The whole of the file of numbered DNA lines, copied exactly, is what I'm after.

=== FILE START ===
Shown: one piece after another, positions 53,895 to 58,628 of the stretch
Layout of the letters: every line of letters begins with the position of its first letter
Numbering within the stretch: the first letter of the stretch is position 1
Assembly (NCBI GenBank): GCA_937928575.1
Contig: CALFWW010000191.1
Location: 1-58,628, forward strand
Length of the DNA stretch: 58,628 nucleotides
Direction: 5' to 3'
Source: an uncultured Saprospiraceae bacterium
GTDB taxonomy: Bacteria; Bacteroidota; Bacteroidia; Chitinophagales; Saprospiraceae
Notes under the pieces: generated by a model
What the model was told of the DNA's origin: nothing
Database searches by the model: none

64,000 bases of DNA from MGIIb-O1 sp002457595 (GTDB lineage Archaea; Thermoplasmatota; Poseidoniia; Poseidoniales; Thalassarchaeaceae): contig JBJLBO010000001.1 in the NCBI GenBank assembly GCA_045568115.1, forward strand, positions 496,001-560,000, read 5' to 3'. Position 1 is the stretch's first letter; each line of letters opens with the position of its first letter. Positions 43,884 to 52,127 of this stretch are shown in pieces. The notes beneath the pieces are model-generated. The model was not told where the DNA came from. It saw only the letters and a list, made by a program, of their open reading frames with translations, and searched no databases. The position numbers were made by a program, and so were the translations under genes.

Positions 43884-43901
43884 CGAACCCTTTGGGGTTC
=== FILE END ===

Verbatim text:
Shown: one piece after another, positions 53,895 to 58,628 of the stretch
Layout of the letters: every line of letters begins with the position of its first letter
Numbering within the stretch: the first letter of the stretch is position 1
Assembly (NCBI GenBank): GCA_937928575.1
Contig: CALFWW010000191.1
Location: 1-58,628, forward strand
Length of the DNA stretch: 58,628 nucleotides
Direction: 5' to 3'
Source: an uncultured Saprospiraceae bacterium
GTDB taxonomy: Bacteria; Bacteroidota; Bacteroidia; Chitinophagales; Saprospiraceae
Notes under the pieces: generated by a model
What the model was told of the DNA's origin: nothing
Database searches by the model: none

64,000 bases of DNA from MGIIb-O1 sp002457595 (GTDB lineage Archaea; Thermoplasmatota; Poseidoniia; Poseidoniales; Thalassarchaeaceae): contig JBJLBO010000001.1 in the NCBI GenBank assembly GCA_045568115.1, forward strand, positions 496,001-560,000, read 5' to 3'. Position 1 is the stretch's first letter; each line of letters opens with the position of its first letter. Positions 43,884 to 52,127 of this stretch are shown in pieces. The notes beneath the pieces are model-generated. The model was not told where the DNA came from. It saw only the letters and a list, made by a program, of their open reading frames with translations, and searched no databases. The position numbers were made by a program, and so were the translations under genes.

Positions 43884-43901
43884 CGAACCCTTTGGGGTTC